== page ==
In an effort to prevent wrongful convictions and ensure accurate eyewitness identification, the North Carolina Actual Innocence Commission has recommended new procedures for state law enforcement agencies. The commission was formed by state Supreme Court Justice Beverly Lake and is comprised of judges, police, prosecutors, defense attorneys and others.
An August 2003 Charlotte Observer/NBC-6 poll revealed that nearly half of those surveyed in North and South Carolina say the states should pause executions until the death penalty system is deemed fair. Of the 908 respondents, 48% voiced support for a moratorium on executions and 41% were opposed. While men were about equally split on the question, 50% of women favored a moratorium and 35% opposed it. Among African American respondents, 67% favored a moratorium, while 42% of white respondents said that they would support halting executions.
Tennessee Governor Phil Bredesen has issued a temporary reprieve for death row inmate Philip Workman, who was scheduled for execution on September 24th. Noting that there is an ongoing federal criminal investigation that may shed light on Workman's case, Bredesen stated, "So long as there are outstanding issues that may be related to this case, the only proper thing to do is to wait until those questions have been answered.
An International coalition of non-governmental organizations will sponsor a World Day Against the Death Penalty on October 10th, 2003. The coalition will host local events throughout the world to draw attention to their concerns about capital punishment. Among the events scheduled are debates, concerts, and lectures. The coalition will also host an Internet event urging repeal of the death penalty in all countries that maintain the practice, including the United States.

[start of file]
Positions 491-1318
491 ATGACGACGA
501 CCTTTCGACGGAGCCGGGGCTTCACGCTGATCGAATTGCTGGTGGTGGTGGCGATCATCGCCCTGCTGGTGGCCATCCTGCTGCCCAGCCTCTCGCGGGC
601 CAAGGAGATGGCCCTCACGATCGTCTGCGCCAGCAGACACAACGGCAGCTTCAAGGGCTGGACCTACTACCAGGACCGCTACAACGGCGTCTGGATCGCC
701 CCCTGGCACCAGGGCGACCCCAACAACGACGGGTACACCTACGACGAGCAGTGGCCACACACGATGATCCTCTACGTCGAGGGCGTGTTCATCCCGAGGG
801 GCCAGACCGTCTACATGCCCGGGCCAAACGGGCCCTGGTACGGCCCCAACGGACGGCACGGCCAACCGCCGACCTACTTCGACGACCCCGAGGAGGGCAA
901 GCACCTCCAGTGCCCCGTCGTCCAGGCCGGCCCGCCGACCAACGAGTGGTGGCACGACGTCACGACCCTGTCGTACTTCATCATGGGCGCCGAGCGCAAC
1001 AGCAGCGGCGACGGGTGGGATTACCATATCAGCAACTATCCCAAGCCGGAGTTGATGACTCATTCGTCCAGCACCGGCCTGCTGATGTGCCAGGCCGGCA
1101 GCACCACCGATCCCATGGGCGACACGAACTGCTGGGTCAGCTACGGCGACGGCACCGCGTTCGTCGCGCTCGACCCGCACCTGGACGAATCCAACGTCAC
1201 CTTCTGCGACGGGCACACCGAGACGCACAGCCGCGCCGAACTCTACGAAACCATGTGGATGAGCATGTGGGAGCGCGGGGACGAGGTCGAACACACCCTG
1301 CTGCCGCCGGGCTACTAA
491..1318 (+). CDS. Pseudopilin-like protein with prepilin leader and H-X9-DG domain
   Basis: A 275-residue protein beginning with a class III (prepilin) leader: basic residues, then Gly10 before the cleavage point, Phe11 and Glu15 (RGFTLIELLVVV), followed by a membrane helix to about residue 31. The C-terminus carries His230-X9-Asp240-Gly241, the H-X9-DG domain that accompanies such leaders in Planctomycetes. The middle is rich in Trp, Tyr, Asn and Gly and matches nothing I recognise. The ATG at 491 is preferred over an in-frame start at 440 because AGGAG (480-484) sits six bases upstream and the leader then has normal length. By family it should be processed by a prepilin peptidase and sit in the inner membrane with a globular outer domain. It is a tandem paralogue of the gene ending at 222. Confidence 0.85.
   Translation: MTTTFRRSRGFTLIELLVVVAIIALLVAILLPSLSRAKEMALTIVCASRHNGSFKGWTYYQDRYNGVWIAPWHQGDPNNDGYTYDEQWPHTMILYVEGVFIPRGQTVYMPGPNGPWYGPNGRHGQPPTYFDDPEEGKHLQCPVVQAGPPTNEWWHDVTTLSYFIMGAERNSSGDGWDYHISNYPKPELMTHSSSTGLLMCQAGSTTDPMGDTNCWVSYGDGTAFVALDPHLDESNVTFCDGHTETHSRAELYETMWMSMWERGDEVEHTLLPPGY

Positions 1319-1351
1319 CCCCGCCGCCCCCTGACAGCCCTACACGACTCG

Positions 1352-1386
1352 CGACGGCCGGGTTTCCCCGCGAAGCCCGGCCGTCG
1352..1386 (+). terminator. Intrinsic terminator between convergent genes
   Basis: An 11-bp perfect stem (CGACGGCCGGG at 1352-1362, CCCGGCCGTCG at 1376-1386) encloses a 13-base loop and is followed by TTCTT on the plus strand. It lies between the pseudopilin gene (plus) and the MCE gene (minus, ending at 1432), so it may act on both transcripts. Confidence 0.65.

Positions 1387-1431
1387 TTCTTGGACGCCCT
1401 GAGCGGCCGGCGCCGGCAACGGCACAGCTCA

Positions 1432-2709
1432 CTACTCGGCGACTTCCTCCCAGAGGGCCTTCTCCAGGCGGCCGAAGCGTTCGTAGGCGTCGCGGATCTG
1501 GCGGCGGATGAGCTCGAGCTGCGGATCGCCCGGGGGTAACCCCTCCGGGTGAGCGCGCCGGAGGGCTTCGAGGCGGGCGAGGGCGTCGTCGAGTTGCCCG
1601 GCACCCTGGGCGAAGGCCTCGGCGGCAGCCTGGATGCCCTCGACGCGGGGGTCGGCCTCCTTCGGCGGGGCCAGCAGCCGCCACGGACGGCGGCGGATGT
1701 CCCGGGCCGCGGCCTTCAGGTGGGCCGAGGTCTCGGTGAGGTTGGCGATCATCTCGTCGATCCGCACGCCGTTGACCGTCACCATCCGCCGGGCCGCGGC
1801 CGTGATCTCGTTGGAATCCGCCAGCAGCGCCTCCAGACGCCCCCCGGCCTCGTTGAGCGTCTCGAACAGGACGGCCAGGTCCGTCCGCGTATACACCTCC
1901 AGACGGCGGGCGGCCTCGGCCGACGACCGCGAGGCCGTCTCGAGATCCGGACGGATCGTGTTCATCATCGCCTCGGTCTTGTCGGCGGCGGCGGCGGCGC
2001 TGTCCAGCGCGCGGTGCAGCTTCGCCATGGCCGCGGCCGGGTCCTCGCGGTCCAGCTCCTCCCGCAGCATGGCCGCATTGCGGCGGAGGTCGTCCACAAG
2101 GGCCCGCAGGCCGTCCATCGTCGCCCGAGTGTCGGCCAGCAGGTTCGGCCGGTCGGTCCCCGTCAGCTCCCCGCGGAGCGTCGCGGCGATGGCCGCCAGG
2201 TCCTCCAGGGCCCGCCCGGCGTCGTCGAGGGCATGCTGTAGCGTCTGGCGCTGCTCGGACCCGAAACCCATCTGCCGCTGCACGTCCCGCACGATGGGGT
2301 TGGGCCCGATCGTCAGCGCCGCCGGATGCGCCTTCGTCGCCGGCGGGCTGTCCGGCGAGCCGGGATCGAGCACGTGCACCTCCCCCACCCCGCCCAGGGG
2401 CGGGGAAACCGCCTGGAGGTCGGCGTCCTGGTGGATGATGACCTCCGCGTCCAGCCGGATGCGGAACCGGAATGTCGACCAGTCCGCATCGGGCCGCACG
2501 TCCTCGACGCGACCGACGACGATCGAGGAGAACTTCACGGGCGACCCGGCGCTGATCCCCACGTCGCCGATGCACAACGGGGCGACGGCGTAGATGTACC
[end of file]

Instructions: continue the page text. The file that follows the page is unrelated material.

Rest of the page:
As the October 1st deadline for Florida inmates to request DNA testing of evidence that could prove their innocence looms, Broward County prosecutors have announced that they will allow inmates access to the crucial testing after the deadline passes. Two of Florida's highest-profile DNA exonerations, Frank Lee Smith, who died of cancer on death row 11 months before he was exonerated by DNA evidence, and Jerry Frank Townsend were both Broward County cases.
"The Wrong Men: America's Epidemic of Wrongful Death Row Convictions" by Stanley Cohen is slated for release in October 2003. This book tells the story of how more than 100 innocent people found themselves on death row in the United States. Through an examination of eyewitness error, jailhouse snitches, racism, junk science, prosecutorial misconduct, and incompetent counsel, Cohen provides a behind-the-scenes look at the problems leading to wrongful convictions. He also captures the stories of those individuals whose dogged determination helped exonerate the innocent. Among the cases
The most recent comprehensive report summarizing legislative, judicial, public policy, and other developments that have occurred since the American Bar Association's adoption of its death penalty moratorium resolution in February 1997 is now available. "Building Momentum: The American Bar Association Call for a Moratorium on Executions Takes Hold" covers activity from August 2001 to June 2003. It is the fourth edition of the ABA's moratorium activity update series.
Excerpts from the Recent 9th Circuit's opinion in Summerlin v. Stewart regarding the role of juries in death penalty casesPosted: September 9, 2003
The following are excerpts from Summerlin v. Stewart, No. 98-99002 (9th Cir. Sept. 2, 2003):
(page numbers refer to the on-line version; subheads are not part of the decision)
A four-month series of "Funky Winkerbean," a comic strip syndicated by King Features, will focus on capital punishment. The storyline, titled "The Danny Madison Casebook," examines the problems and emotions of the death penalty as seen through the eyes of a public defender. The comic strip is by cartoonist Tom Batiuk, and it will appear in 400 newspapers nationally. It may also be viewed at http://kingfeatures.com/features/comics/fwinker/about.htm.
According to a report in the Houston Chronicle, none of the analysts who worked in the Houston Police Department's discredited DNA lab (which presented evidence in death penalty cases) were qualified by education and training to do their jobs. The Chronicle's examination of personnel records found that not one of the lab's employees met national standards and only one of the employees had completed all required college courses mandated by the DNA Advisory Board Quality Assurance Standards. Texas law requires all crime labs to meet these standards by 2004.